1. I couldn’t finish reading all of the responses underneath it. I was getting too close to tears/hunting some of those posters down and burning their houses to the ground. Maybe not the most Christlike of responses, but boy, would it feel good.

    1. I don’t understand the context of what SharperIron is.

      Also, after reading nearly every post there, I can quite categorically say that I am glad I am not a Christian.

      1. This whole thing is disgusting.

        Today, I feel ashamed to be associated in any way with many of these crazy fundy “Christians.”

        I have been sick to my stomach all day.

        Thank you Jesus for saving me from that fundy garbage.

        1. I am fully aware of that. Having read Church history though; the good Christians are in the minority.

          And I believe your founder said, “By their fruits you will know them.”

        2. Maybe that’s why Jesus said that it is a NARROW way, while there is a broad way to destruction.

          Maybe that’s why He said there will be people to whom He will say, “I never knew you!!!”

          I say that with fear and trembling.

        3. @PW

          I have read the Gospel of Mark again in the last few years. Decades out of the church gave me fresh ears to hear what Jesus says. You shouldn’t fear for anything. He is a man of utter joy and love.

          Love moves through him in a profound even, mystical way. I know you also believe he is divine. I have no quarrel with that, even though I am more than skeptical.

          When love triumphs there is no fear.

      2. think “fundamentalists who like to pretend on the internet that they are not like other fundamentalists”

        or maybe “I am not a fundy, but I play one on the interwebs”

        This story demonstrated how much of the same old same old is present on a site that declares “thinking is fundamental” yeah, and monkeys might fly out of my butt!

      3. GE&H – rest assured that I, and many others, concur that the actions being discussed here, while being perpetrated by those who claim Christ, are in NO WAY Christian at all.

    1. Very good (and sad) point. Many people who were formerly victims of sexual abuse, sadly, continue the cycle, because they’ve come to believe that this is normal behavior. These men are to be both ashamed and pitied.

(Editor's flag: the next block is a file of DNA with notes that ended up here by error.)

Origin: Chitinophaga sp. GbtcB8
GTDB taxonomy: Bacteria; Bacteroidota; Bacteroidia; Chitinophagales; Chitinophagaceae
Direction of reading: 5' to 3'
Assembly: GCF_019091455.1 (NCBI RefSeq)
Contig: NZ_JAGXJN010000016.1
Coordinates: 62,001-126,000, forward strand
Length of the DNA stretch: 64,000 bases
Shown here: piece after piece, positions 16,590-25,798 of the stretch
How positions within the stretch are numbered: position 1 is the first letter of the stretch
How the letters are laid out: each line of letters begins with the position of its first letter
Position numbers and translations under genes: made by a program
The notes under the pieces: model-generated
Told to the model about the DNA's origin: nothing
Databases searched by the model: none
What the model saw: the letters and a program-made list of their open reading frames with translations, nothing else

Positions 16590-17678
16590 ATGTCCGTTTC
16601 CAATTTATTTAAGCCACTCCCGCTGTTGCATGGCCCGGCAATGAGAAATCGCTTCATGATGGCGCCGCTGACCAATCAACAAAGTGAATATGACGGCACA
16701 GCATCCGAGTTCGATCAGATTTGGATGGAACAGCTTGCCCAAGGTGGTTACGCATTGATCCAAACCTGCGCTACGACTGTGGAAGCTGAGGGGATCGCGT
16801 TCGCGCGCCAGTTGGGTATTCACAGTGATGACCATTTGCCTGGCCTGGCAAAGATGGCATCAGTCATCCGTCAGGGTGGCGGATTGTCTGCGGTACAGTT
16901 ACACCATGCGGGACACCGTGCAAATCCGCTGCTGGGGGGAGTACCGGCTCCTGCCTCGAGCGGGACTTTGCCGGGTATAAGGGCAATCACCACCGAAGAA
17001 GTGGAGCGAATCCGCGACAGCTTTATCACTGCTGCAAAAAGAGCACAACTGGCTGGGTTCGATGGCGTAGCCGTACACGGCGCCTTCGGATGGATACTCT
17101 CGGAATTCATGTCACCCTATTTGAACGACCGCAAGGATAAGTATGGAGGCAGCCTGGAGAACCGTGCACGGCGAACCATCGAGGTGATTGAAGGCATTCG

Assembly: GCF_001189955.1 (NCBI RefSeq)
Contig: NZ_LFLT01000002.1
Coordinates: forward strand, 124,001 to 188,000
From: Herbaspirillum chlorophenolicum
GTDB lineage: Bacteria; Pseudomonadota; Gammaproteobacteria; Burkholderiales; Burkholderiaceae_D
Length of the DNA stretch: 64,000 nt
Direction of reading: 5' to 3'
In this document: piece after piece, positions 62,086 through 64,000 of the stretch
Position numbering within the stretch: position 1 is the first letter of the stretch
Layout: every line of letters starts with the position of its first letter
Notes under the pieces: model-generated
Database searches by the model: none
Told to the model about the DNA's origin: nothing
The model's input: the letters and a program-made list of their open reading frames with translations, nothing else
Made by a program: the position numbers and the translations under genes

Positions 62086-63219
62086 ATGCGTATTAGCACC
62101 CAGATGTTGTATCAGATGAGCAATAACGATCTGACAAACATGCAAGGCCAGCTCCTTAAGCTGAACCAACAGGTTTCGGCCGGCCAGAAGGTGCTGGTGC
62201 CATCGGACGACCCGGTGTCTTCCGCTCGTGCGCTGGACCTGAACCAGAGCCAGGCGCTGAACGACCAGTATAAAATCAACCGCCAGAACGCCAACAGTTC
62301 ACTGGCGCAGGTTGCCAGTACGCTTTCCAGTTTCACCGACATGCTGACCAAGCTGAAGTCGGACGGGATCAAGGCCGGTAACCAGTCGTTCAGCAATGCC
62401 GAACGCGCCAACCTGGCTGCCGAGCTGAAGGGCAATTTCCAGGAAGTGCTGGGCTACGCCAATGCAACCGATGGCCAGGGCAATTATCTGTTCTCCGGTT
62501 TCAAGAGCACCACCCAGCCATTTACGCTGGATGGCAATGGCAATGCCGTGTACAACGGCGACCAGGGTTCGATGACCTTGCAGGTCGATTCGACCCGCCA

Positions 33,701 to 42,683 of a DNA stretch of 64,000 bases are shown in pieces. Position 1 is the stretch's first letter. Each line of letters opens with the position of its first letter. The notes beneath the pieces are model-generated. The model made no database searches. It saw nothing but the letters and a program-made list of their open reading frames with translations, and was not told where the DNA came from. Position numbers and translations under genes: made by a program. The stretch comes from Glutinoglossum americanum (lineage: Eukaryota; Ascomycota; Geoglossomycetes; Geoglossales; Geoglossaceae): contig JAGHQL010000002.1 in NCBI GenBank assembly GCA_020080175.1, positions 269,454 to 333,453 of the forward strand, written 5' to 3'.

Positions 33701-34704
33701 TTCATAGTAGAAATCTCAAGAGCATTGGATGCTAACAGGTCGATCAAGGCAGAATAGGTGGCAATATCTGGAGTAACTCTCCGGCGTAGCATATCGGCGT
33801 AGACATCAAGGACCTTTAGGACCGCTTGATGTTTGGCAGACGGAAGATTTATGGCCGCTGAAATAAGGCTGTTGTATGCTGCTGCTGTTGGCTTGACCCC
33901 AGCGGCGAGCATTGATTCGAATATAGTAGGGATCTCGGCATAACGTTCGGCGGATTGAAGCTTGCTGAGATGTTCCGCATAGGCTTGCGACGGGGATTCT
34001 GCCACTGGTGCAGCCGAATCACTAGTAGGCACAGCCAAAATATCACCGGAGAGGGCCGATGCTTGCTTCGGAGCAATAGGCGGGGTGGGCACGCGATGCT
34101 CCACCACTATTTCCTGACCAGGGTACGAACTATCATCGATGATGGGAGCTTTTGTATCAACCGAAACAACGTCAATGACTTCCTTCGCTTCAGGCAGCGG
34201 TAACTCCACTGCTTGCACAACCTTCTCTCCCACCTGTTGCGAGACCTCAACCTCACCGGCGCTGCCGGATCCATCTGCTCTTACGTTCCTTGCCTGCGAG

1. That point of view is now being rigorously tested and re-examined. As a matter of fact, except for Bob Gray, no pedophile IFB preacher or child abusing IFB preacher has shown any history of being sexually abused. And Gray’s account is dubious. In all the victims I have ever dealt with, none has ever been accused of molesting a child or has expressed such a temptation. In a word, I think the theory that sexually abused children become sexual abusers of children is bullshit. I write this as a survivor of sex abuse as a child (but not from clergy).

        1. Jeri, I didn’t mean to insinuate that the abused are destined to become abusers. I just meant that there are, in fact, some cases in which this happens, and perhaps *some* of these “pastors” may have been abused before. Just like some people who grow up with alcoholic parents become alcoholics themselves, and some become teetotallers to stop the cycle. Some, like you, overcome it. Others pass on this ugly trend, until someone steps in and says, “Enough!” And yes, I wish to see justice served by having these scoundrels thrown in prison. Kudos to you, Jeri, for your work to stop these crimes.

        2. The cause of sex abuse and sex assault is a sense of entitlement. And that explains clergy abuse a lot more accurately than guessing if abusive clergy were sexually abused. Again, I’m telling you, there is NO EVIDENCE that sexually abusive fundy pastors were ever sexually abused. And their victims, when grown have given no evidence of sexually abusing children.

    2. Ever read the book “The Subtle Power of Spiritual Abuse” by David Johnson? I know you were talking about a different type of abuse for the pastor, but this book was excellent – talks both about a pastor abusing a church by domineering and taking advantage of his position, as well as a church body abusing their pastor. Worth reading.

  4. I know some of these people. I know these churches, and I know those colleges mentioned in this post. I attended the school Matt Olsen is now president of (before he became president). I don’t know Tina or the curly haired lady, but I know Jocelyn and some of her family.

    I know some of what those girls have been through. I was taught that how Tina was treated, specifically in being frog-marched in front of the church, then having a virtual scarlet lettered tattooed on her forehead, and being forced to visit her step-father and forgive him was perfectly right.